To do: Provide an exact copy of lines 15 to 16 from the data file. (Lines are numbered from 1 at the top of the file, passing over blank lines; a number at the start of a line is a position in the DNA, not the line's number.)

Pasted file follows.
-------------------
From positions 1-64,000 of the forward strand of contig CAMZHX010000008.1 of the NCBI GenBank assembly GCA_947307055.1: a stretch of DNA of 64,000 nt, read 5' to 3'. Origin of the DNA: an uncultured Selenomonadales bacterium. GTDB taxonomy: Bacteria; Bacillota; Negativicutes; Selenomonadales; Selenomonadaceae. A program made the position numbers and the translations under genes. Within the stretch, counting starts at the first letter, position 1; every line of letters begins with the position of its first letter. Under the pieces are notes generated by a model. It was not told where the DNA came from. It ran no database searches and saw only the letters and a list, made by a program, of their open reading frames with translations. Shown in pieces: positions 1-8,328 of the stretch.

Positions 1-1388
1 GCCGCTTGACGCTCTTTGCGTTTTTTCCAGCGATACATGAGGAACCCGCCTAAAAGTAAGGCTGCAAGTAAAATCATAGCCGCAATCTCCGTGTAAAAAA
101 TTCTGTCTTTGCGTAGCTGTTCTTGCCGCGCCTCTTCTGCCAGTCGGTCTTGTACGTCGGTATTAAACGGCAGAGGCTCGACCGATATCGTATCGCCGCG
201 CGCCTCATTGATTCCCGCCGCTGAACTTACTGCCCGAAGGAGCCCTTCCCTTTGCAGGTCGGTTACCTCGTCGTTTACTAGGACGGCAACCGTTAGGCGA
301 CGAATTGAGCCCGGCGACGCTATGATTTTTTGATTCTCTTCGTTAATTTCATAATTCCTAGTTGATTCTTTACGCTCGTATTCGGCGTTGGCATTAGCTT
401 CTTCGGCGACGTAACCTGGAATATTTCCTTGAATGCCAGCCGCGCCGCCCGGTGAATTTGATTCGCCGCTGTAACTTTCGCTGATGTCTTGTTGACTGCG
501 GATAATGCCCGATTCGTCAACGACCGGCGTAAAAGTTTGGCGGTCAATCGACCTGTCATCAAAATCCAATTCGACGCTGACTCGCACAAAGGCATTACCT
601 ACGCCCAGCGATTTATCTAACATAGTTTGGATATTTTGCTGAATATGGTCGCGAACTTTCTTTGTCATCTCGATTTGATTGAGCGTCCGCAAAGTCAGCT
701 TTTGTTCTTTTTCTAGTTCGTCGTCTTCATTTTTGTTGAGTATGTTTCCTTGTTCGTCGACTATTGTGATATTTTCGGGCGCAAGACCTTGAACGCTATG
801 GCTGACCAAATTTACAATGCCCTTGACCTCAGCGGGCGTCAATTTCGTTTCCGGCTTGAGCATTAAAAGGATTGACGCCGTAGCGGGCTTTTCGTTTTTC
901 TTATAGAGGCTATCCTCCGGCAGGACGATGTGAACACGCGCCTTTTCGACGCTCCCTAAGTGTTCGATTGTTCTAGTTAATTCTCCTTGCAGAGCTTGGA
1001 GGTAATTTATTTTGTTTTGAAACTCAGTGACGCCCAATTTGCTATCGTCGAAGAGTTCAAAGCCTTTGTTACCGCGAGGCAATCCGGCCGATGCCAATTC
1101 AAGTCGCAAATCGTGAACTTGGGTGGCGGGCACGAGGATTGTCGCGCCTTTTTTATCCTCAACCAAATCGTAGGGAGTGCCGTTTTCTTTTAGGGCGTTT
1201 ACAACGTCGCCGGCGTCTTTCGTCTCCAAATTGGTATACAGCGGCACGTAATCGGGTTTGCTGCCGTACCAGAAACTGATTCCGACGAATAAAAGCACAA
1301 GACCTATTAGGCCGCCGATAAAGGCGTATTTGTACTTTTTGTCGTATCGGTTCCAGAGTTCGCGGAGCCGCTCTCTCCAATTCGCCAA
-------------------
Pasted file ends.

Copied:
1201 ACAACGTCGCCGGCGTCTTTCGTCTCCAAATTGGTATACAGCGGCACGTAATCGGGTTTGCTGCCGTACCAGAAACTGATTCCGACGAATAAAAGCACAA
1301 GACCTATTAGGCCGCCGATAAAGGCGTATTTGTACTTTTTGTCGTATCGGTTCCAGAGTTCGCGGAGCCGCTCTCTCCAATTCGCCAA